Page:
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The Pennsylvania Medical Marijuana Act and Implications for the Workplace

Labor and Employment Alert | April 5, 2019
By: Nancy Conrad and Emily R. Paulus

It has been three years since Pennsylvania Governor Tom Wolf signed the Pennsylvania Medical Marijuana Act (the Act) and over a year since the patient registry opened in Pennsylvania providing access to medical marijuana. The Act allows individuals with a “serious medical condition” to receive a certification to use medical marijuana obtained from a licensed dispensary in the commonwealth. Currently, 21 medical conditions are covered by the Act and 112,000 Pennsylvania residents have registered for the medical marijuana program since the registry opened, with 80,000 being issued certification/identification cards. Employers need to be familiar with the Act and prepared to properly manage employees at the worksite that are certified to use medical marijuana.

The Act provides protections for employees certified to use medical marijuana and in particular, it prohibits employers from discriminating or taking an adverse action against an employee “solely on the basis of the employee’s status as an individual who is certified to use medical marijuana.” Employers, however, are not required to accommodate an employee’s possession or use of marijuana on its premises under the Act. Employers may discipline an employee found to be under the influence of medical marijuana in the workplace. Additionally, the Act allows employers to prohibit employees from completing tasks that the employer deems life-threatening or which pose a public health or safety risk while the employee is under the influence.

While these provisions apply to employers, questions arise about how the Act intersects with other laws and existing employment policies. For example, under federal law, marijuana is a Schedule I controlled substance and its use is illegal. This intersection creates challenges for businesses that must comply with state and federal laws and for employers who are subject to federally mandated, drug-free workplace programs. Questions also arise as to the requirements under the Act that conflict with requirements under other employment laws, including the Americans with Disabilities Act, the Pennsylvania Human Relations Act, and in particular, the duty to accommodate.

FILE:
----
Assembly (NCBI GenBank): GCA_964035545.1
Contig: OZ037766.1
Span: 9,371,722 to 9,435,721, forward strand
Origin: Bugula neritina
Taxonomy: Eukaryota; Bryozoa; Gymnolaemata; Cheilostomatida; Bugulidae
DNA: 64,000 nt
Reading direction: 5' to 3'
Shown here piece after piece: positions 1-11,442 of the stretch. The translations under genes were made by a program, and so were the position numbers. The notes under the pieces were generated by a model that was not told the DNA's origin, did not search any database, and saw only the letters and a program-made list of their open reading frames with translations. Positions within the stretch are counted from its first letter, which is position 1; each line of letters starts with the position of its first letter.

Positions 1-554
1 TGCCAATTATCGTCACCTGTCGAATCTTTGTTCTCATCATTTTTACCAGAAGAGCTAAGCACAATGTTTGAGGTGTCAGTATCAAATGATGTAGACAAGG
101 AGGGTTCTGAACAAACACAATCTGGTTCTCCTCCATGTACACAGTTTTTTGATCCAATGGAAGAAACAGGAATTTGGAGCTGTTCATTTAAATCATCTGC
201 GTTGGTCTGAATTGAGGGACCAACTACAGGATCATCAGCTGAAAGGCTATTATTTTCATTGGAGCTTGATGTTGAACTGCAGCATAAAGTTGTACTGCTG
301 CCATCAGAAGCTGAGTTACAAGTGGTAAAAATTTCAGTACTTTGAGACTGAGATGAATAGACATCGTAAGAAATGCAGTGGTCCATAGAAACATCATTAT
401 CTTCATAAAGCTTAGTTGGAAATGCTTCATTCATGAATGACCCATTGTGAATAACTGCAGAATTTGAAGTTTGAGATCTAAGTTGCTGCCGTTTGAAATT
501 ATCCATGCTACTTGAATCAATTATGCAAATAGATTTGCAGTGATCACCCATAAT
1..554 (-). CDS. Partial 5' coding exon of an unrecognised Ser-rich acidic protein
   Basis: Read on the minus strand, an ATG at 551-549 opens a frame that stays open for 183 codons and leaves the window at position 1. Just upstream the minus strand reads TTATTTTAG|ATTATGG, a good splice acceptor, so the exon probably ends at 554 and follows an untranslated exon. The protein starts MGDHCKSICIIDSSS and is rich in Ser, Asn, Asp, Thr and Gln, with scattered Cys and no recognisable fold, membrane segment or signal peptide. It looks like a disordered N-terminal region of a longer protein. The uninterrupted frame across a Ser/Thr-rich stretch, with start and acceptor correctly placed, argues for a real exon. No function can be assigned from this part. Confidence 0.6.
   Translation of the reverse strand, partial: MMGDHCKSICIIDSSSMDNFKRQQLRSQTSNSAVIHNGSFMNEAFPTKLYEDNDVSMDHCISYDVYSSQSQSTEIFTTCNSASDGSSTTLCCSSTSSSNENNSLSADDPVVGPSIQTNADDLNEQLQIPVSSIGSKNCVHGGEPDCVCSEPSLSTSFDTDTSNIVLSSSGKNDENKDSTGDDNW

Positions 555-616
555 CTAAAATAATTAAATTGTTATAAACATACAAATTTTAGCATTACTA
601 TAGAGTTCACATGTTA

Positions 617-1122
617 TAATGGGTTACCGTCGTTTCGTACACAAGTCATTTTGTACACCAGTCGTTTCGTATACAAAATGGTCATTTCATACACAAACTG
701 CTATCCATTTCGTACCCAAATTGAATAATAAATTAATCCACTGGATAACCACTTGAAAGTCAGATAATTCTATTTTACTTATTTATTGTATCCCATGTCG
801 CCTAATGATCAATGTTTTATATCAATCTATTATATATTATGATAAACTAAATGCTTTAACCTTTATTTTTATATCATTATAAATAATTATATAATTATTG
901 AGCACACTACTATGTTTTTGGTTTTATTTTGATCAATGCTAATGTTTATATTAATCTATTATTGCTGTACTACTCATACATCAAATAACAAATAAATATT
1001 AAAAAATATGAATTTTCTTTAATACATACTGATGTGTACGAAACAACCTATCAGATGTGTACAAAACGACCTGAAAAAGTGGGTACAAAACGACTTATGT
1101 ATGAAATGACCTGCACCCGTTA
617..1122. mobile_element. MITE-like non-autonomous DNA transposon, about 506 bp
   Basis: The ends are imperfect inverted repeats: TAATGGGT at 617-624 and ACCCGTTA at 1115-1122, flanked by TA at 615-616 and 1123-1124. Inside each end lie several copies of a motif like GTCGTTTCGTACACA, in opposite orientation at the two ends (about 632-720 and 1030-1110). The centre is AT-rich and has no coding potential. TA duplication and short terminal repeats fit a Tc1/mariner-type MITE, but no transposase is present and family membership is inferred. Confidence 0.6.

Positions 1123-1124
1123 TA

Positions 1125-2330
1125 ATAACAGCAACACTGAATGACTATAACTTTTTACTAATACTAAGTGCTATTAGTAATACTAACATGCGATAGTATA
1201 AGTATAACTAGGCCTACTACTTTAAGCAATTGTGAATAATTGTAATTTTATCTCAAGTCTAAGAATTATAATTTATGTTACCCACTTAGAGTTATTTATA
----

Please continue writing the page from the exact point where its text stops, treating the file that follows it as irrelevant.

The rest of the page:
Other states are similarly grappling with balancing workplace safety and policies against compliance with state medical marijuana laws. In July 2017, the Massachusetts Supreme Judicial Court held that employers in the state have a duty to accommodate the use of prescribed medication, including medical marijuana, for the treatment of a serious health condition. In August 2018, a federal district court in New Jersey held that New Jersey employers are not required to waive mandatory drug testing for any employee who is a medical marijuana patient under the New Jersey Compassionate Use Medical Marijuana Act. In February 2018, a federal district court in Arizona ruled that Walmart disregarded the anti-discrimination protections of the Arizona Medical Marijuana Act when it fired an employee who had been prescribed medical marijuana, but was not proven to be impaired while on the job. Most recently, in March 2019, the Superior Court of New Jersey, Appellate Division held that the provision in the state’s Compassionate Use Act that does not require an employment accommodation for a medical marijuana user does not mean that the Compassionate Use Act has immunized employers from obligations already imposed elsewhere, such as the New Jersey Law Against Discrimination.

Employers should review their handbook policies, specifically anti-discrimination and drug testing policies, to ensure they are complying with the applicable medical marijuana law(s) in the states where they operate. Human resources staff and management employees should also develop a plan to ensure compliance with both federal and state law and to maintain a safe workplace.

If you would like additional details about the Pennsylvania Medical Marijuana Act and its impact on the workplace, please contact Nancy Conrad (conradn@whiteandwilliams.com; 610.782.4909), Emily Paulus (pauluse@whiteandwilliams.com; 610.782.4958) or another member of our Labor and Employment Group.

This correspondence should not be construed as legal advice or legal opinion on any specific facts or circumstances. The contents are intended for general informational purposes only, and you are urged to consult a lawyer concerning your own situation and legal questions.
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